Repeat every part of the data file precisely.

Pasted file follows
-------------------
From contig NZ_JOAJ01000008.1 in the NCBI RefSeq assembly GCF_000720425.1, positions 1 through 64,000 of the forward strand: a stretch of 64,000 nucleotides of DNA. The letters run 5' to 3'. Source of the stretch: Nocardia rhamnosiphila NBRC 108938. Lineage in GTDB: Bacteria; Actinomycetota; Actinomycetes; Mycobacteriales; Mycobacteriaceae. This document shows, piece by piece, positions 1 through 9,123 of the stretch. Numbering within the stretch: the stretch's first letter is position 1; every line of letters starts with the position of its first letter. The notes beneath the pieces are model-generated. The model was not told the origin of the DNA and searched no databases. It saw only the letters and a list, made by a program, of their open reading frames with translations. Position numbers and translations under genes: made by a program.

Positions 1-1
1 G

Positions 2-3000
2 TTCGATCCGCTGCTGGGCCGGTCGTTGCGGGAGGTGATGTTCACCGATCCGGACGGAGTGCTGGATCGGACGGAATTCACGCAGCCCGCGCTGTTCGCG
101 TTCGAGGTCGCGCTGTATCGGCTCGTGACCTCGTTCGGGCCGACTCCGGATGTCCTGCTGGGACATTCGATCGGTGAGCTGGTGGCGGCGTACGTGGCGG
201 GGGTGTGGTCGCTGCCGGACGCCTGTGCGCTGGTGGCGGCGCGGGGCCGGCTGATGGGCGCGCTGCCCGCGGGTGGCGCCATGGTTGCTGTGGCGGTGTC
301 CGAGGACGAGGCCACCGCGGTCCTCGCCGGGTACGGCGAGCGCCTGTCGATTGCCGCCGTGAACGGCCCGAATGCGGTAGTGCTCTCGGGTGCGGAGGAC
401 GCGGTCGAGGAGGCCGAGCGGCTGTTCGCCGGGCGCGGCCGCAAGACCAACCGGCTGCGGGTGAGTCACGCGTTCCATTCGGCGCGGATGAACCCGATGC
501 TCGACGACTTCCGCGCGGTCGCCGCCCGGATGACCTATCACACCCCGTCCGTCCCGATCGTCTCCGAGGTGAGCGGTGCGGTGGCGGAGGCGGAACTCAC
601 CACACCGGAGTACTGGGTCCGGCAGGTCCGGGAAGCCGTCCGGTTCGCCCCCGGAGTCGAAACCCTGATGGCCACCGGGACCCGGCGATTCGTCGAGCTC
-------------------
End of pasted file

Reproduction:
From contig NZ_JOAJ01000008.1 in the NCBI RefSeq assembly GCF_000720425.1, positions 1 through 64,000 of the forward strand: a stretch of 64,000 nucleotides of DNA. The letters run 5' to 3'. Source of the stretch: Nocardia rhamnosiphila NBRC 108938. Lineage in GTDB: Bacteria; Actinomycetota; Actinomycetes; Mycobacteriales; Mycobacteriaceae. This document shows, piece by piece, positions 1 through 9,123 of the stretch. Numbering within the stretch: the stretch's first letter is position 1; every line of letters starts with the position of its first letter. The notes beneath the pieces are model-generated. The model was not told the origin of the DNA and searched no databases. It saw only the letters and a list, made by a program, of their open reading frames with translations. Position numbers and translations under genes: made by a program.

Positions 1-1
1 G

Positions 2-3000
2 TTCGATCCGCTGCTGGGCCGGTCGTTGCGGGAGGTGATGTTCACCGATCCGGACGGAGTGCTGGATCGGACGGAATTCACGCAGCCCGCGCTGTTCGCG
101 TTCGAGGTCGCGCTGTATCGGCTCGTGACCTCGTTCGGGCCGACTCCGGATGTCCTGCTGGGACATTCGATCGGTGAGCTGGTGGCGGCGTACGTGGCGG
201 GGGTGTGGTCGCTGCCGGACGCCTGTGCGCTGGTGGCGGCGCGGGGCCGGCTGATGGGCGCGCTGCCCGCGGGTGGCGCCATGGTTGCTGTGGCGGTGTC
301 CGAGGACGAGGCCACCGCGGTCCTCGCCGGGTACGGCGAGCGCCTGTCGATTGCCGCCGTGAACGGCCCGAATGCGGTAGTGCTCTCGGGTGCGGAGGAC
401 GCGGTCGAGGAGGCCGAGCGGCTGTTCGCCGGGCGCGGCCGCAAGACCAACCGGCTGCGGGTGAGTCACGCGTTCCATTCGGCGCGGATGAACCCGATGC
501 TCGACGACTTCCGCGCGGTCGCCGCCCGGATGACCTATCACACCCCGTCCGTCCCGATCGTCTCCGAGGTGAGCGGTGCGGTGGCGGAGGCGGAACTCAC
601 CACACCGGAGTACTGGGTCCGGCAGGTCCGGGAAGCCGTCCGGTTCGCCCCCGGAGTCGAAACCCTGATGGCCACCGGGACCCGGCGATTCGTCGAGCTC